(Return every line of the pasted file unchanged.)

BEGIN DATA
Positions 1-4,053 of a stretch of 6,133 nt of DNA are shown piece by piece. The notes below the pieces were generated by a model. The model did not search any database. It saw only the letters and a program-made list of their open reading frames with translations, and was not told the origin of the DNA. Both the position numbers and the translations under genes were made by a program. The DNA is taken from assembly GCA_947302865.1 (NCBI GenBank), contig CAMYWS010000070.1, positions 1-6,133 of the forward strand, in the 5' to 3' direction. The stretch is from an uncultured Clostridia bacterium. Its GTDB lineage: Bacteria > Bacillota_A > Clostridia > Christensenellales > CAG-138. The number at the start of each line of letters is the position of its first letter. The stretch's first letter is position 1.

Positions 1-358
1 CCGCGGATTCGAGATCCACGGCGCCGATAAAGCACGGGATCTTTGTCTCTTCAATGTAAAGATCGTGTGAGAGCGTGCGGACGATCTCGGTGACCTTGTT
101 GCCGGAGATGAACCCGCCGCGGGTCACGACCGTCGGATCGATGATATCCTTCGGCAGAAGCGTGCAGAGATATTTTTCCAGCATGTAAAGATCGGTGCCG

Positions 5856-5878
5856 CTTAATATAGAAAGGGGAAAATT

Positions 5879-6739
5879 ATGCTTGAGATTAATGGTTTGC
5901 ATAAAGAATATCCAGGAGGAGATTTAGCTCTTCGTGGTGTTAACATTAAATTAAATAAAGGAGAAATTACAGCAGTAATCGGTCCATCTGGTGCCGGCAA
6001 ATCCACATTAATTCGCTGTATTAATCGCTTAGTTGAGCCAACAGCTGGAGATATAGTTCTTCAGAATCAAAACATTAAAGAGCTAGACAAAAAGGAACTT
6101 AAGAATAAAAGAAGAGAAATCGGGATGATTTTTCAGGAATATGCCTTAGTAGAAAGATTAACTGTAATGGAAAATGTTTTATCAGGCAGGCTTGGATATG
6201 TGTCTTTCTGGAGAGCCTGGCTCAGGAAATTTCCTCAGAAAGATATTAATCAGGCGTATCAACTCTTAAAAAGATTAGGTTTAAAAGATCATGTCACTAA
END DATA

Positions 1-4,053 of a stretch of 6,133 nt of DNA are shown piece by piece. The notes below the pieces were generated by a model. The model did not search any database. It saw only the letters and a program-made list of their open reading frames with translations, and was not told the origin of the DNA. Both the position numbers and the translations under genes were made by a program. The DNA is taken from assembly GCA_947302865.1 (NCBI GenBank), contig CAMYWS010000070.1, positions 1-6,133 of the forward strand, in the 5' to 3' direction. The stretch is from an uncultured Clostridia bacterium. Its GTDB lineage: Bacteria > Bacillota_A > Clostridia > Christensenellales > CAG-138. The number at the start of each line of letters is the position of its first letter. The stretch's first letter is position 1.

Positions 1-358
1 CCGCGGATTCGAGATCCACGGCGCCGATAAAGCACGGGATCTTTGTCTCTTCAATGTAAAGATCGTGTGAGAGCGTGCGGACGATCTCGGTGACCTTGTT
101 GCCGGAGATGAACCCGCCGCGGGTCACGACCGTCGGATCGATGATATCCTTCGGCAGAAGCGTGCAGAGATATTTTTCCAGCATGTAAAGATCGGTGCCG

Positions 5856-5878
5856 CTTAATATAGAAAGGGGAAAATT

Positions 5879-6739
5879 ATGCTTGAGATTAATGGTTTGC
5901 ATAAAGAATATCCAGGAGGAGATTTAGCTCTTCGTGGTGTTAACATTAAATTAAATAAAGGAGAAATTACAGCAGTAATCGGTCCATCTGGTGCCGGCAA
6001 ATCCACATTAATTCGCTGTATTAATCGCTTAGTTGAGCCAACAGCTGGAGATATAGTTCTTCAGAATCAAAACATTAAAGAGCTAGACAAAAAGGAACTT
6101 AAGAATAAAAGAAGAGAAATCGGGATGATTTTTCAGGAATATGCCTTAGTAGAAAGATTAACTGTAATGGAAAATGTTTTATCAGGCAGGCTTGGATATG
6201 TGTCTTTCTGGAGAGCCTGGCTCAGGAAATTTCCTCAGAAAGATATTAATCAGGCGTATCAACTCTTAAAAAGATTAGGTTTAAAAGATCATGTCACTAA